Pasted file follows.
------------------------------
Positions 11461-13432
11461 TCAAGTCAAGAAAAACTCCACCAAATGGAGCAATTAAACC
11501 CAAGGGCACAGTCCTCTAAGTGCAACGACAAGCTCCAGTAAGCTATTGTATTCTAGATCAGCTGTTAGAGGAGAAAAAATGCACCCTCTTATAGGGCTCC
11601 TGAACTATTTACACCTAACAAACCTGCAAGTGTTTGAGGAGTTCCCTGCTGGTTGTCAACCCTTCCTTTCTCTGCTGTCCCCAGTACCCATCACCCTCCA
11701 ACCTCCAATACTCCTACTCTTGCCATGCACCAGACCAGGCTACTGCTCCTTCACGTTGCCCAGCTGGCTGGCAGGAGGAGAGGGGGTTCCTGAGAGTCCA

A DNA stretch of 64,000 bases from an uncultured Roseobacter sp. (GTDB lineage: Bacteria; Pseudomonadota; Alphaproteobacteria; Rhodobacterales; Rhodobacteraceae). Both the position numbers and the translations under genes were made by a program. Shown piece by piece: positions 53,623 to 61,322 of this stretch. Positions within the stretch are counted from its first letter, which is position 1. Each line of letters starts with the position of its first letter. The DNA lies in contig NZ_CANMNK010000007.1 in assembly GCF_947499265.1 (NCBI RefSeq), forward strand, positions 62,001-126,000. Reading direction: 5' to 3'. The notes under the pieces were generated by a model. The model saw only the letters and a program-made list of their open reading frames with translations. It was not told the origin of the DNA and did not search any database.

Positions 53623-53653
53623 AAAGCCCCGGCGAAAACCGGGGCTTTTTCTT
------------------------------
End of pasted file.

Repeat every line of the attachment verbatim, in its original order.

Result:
Positions 11461-13432
11461 TCAAGTCAAGAAAAACTCCACCAAATGGAGCAATTAAACC
11501 CAAGGGCACAGTCCTCTAAGTGCAACGACAAGCTCCAGTAAGCTATTGTATTCTAGATCAGCTGTTAGAGGAGAAAAAATGCACCCTCTTATAGGGCTCC
11601 TGAACTATTTACACCTAACAAACCTGCAAGTGTTTGAGGAGTTCCCTGCTGGTTGTCAACCCTTCCTTTCTCTGCTGTCCCCAGTACCCATCACCCTCCA
11701 ACCTCCAATACTCCTACTCTTGCCATGCACCAGACCAGGCTACTGCTCCTTCACGTTGCCCAGCTGGCTGGCAGGAGGAGAGGGGGTTCCTGAGAGTCCA

A DNA stretch of 64,000 bases from an uncultured Roseobacter sp. (GTDB lineage: Bacteria; Pseudomonadota; Alphaproteobacteria; Rhodobacterales; Rhodobacteraceae). Both the position numbers and the translations under genes were made by a program. Shown piece by piece: positions 53,623 to 61,322 of this stretch. Positions within the stretch are counted from its first letter, which is position 1. Each line of letters starts with the position of its first letter. The DNA lies in contig NZ_CANMNK010000007.1 in assembly GCF_947499265.1 (NCBI RefSeq), forward strand, positions 62,001-126,000. Reading direction: 5' to 3'. The notes under the pieces were generated by a model. The model saw only the letters and a program-made list of their open reading frames with translations. It was not told the origin of the DNA and did not search any database.

Positions 53623-53653
53623 AAAGCCCCGGCGAAAACCGGGGCTTTTTCTT